Posted by: molander | October 25, 2009

Healthier Halloween?

Charlie, Maggie and Thomas with this years creations

Charlie, Maggie and Thomas with this year's creations

Can you use “healthy” and “Halloween” in the same sentence? The season is here, we can’t avoid it but here are a few tricks (pun intended) to keep it from sabotaging a perfectly good body or adding to the problems of an overtaxed, out-of-shape body. Note: Separate kid and adult tips!

Kids Tricks (aka Parental Bargaining)

This cracked me up when I first heard about it but there’s some serious merit here! The concept is to offer them a trade for their treats. Sure, let ’em have some candy but they certainly don’t need to keep the entire booty collected! (There’s a booty joke here somewhere.)

1. The Switch Witch

xxxx After Trick-or-Treating, have your kids make a pile of candy for the Switch Witch. According to the article I read on, the Switch Witch “is a cross between the Tooth Fairy and Santa Claus. The “switch witch” visits during the middle of the night, takes the Halloween candy and replaces it with a toy. The more Halloween candy the kids leave out for the “switch witch” the bigger the toy they get in exchange.”

This really cracks me up but I think it’s an excellent idea! Especially in our case where artificial colors and flavors are like speed to my poor ADHD boy. I don’t want him to miss out on the age-old American tradition and yet now that I know as much as I do about all this stuff, I can’t (in good conscience) let him pump himself with it everyday until it’s gone. [sigh] We may have to implement some version of the Switch Witch.

2. Cold Hard Cash.
xxxx This hits home. All three of my kids are driven by cash. Why I didn’t think of this myself when Tyler and Maggie were trick-or-treating is beyond me! In that same article, a family trades pieces of candy for coins (and favorite candies cost more than those with an average rating). They can “sell” as much as they want or choose to keep it. I think it would probably be beneficial to drop the idea of purchasing a particular video or toy you know they’d want.

I’d take this one step further. (Sorry… the teacher in me is getting all up in this.) We’re always looking for ways to teach the value of a dollar and this could totally turn into an economics lesson. Begin with a list of prize options and let the trick-or-treater decide for himself how much he’s willing to trade. This this be his first taste (pun intended) of raw capitalism! This has possibilities. Needs refining but definite possibilities.

So, what do you do with all this candy they trade you? No… you don’t eat it. Get it into the freezer ASAP! You know there will be charities asking for candy donations for stocking stuffers at Christmas. (Just be sure there are no eyeball gumballs or other Halloween specific treats in there.) Or check the list below for other ways to avoid setting off constant insulin surges throughout your poor body.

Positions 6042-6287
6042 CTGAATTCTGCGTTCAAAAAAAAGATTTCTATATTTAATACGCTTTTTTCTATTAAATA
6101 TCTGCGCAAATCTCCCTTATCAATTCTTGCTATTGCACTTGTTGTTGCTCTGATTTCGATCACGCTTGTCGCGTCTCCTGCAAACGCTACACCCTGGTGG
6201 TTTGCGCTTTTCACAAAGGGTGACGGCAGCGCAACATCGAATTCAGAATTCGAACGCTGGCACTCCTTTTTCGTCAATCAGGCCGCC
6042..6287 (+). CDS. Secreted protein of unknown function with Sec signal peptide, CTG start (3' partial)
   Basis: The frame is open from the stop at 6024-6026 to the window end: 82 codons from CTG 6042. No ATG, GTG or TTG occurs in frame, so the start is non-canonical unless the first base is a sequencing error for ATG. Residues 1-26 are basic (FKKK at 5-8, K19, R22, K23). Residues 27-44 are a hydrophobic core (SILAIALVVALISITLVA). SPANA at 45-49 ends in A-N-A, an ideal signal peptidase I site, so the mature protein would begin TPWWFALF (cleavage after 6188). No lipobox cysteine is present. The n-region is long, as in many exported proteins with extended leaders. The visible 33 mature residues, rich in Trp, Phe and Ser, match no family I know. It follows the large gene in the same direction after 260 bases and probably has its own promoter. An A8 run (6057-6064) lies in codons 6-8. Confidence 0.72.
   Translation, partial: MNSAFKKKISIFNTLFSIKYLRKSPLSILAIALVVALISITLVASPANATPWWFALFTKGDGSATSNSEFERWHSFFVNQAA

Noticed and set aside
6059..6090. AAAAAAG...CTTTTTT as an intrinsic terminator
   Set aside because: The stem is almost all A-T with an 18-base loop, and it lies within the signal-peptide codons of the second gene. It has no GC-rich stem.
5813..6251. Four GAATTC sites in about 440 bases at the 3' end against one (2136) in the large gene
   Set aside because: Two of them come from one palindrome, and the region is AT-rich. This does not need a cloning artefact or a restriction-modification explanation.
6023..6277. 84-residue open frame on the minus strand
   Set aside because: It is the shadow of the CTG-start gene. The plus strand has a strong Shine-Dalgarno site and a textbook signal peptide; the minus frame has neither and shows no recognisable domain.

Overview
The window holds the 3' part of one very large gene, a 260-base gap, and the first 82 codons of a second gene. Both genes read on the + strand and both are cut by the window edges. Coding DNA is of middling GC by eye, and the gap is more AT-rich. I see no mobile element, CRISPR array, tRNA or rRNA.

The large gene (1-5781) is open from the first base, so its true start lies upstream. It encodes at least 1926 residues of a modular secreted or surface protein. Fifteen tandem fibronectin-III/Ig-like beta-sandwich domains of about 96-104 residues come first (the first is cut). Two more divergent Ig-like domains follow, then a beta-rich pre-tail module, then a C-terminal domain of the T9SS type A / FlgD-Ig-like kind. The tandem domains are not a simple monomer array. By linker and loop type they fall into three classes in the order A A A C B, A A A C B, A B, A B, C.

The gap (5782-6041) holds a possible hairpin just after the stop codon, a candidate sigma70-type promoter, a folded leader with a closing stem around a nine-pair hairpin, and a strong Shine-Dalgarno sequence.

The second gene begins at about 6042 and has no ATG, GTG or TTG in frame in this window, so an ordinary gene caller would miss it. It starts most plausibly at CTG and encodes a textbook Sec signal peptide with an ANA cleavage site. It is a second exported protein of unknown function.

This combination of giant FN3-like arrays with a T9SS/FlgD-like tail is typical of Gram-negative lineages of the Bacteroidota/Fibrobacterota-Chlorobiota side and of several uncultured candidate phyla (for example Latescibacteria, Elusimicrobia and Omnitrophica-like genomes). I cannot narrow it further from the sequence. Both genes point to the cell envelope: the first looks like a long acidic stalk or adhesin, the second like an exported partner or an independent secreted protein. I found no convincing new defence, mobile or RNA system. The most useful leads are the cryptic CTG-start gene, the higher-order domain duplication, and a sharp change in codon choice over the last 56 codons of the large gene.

1. If the only way you’ll have candy entering your home is if you buy it for trick-or-treat, purchase only candy you don’t like.  You’ll be less likely to go on a binge with stuff that doesn’t appeal to you.

2. Select a reasonable amount of left-over candy to keep at home and send the rest to the office.  If you will be tempted by it at your office, send it in with your spouse, neighbor, or friend.

3.  Freeze it (as mentioned above). Most candy freezes well. It’s better to re-purpose it later but even if you don’t, once it is out of sight you may forget about it and by the time you rediscover it, it might be time to throw it out. (Ouch. I hate waste.)

4.  If you’re not likely to binge on candy (like I am), you may want to plan for and allow yourself 1 small piece of candy occasionally. Aim for a specific number of calories you can have and let that be your treat. Eat only candy that you really enjoy and when you do eat it do nothing but enjoy eating it. Sit down, savor it and eat it mindfully; pay attention to how it smells, looks, tastes, and feels in your mouth.  Be prepared to add in more exercise or cut out other treats so you don’t end up taking in more calories than you burn.

5. Decide whether you would rather “waste the candy” or “waist the candy”.  The temporary comfort and sweet taste of the candy will be long gone when you are still trying to shed the extra pounds.

6. Keep the candy out of sight and out of the kitchen.  Store it in a hard to reach place such as the back of a closet or in the basement where maybe, just maybe, you will forget about it.  This can eliminate mindless munching as you will have to make a special trip to get it.

Need a reminder about what insulin does? Read my post Introducing: Insulin.

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